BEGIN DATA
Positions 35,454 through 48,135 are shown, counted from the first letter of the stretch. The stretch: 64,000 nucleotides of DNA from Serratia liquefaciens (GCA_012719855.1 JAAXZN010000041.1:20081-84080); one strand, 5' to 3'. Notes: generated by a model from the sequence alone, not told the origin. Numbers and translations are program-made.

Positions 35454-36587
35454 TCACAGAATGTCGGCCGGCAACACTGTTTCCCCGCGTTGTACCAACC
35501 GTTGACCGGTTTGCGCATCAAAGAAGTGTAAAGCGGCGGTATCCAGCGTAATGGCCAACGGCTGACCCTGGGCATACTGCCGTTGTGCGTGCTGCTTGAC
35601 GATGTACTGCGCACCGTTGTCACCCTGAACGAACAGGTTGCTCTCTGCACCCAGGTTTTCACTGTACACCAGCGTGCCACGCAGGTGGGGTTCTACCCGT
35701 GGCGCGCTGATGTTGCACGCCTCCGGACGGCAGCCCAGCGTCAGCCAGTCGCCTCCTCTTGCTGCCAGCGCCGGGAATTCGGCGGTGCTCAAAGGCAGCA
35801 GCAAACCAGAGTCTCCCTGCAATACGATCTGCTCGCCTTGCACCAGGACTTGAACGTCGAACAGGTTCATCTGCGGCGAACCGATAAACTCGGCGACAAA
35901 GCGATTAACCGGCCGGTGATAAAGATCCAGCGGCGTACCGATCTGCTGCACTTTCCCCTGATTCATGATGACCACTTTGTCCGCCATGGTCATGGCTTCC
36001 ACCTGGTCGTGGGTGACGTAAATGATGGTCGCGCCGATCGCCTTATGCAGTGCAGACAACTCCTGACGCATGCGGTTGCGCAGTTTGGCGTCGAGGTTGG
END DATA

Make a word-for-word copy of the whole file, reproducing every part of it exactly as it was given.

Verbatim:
Positions 35,454 through 48,135 are shown, counted from the first letter of the stretch. The stretch: 64,000 nucleotides of DNA from Serratia liquefaciens (GCA_012719855.1 JAAXZN010000041.1:20081-84080); one strand, 5' to 3'. Notes: generated by a model from the sequence alone, not told the origin. Numbers and translations are program-made.

Positions 35454-36587
35454 TCACAGAATGTCGGCCGGCAACACTGTTTCCCCGCGTTGTACCAACC
35501 GTTGACCGGTTTGCGCATCAAAGAAGTGTAAAGCGGCGGTATCCAGCGTAATGGCCAACGGCTGACCCTGGGCATACTGCCGTTGTGCGTGCTGCTTGAC
35601 GATGTACTGCGCACCGTTGTCACCCTGAACGAACAGGTTGCTCTCTGCACCCAGGTTTTCACTGTACACCAGCGTGCCACGCAGGTGGGGTTCTACCCGT
35701 GGCGCGCTGATGTTGCACGCCTCCGGACGGCAGCCCAGCGTCAGCCAGTCGCCTCCTCTTGCTGCCAGCGCCGGGAATTCGGCGGTGCTCAAAGGCAGCA
35801 GCAAACCAGAGTCTCCCTGCAATACGATCTGCTCGCCTTGCACCAGGACTTGAACGTCGAACAGGTTCATCTGCGGCGAACCGATAAACTCGGCGACAAA
35901 GCGATTAACCGGCCGGTGATAAAGATCCAGCGGCGTACCGATCTGCTGCACTTTCCCCTGATTCATGATGACCACTTTGTCCGCCATGGTCATGGCTTCC
36001 ACCTGGTCGTGGGTGACGTAAATGATGGTCGCGCCGATCGCCTTATGCAGTGCAGACAACTCCTGACGCATGCGGTTGCGCAGTTTGGCGTCGAGGTTGG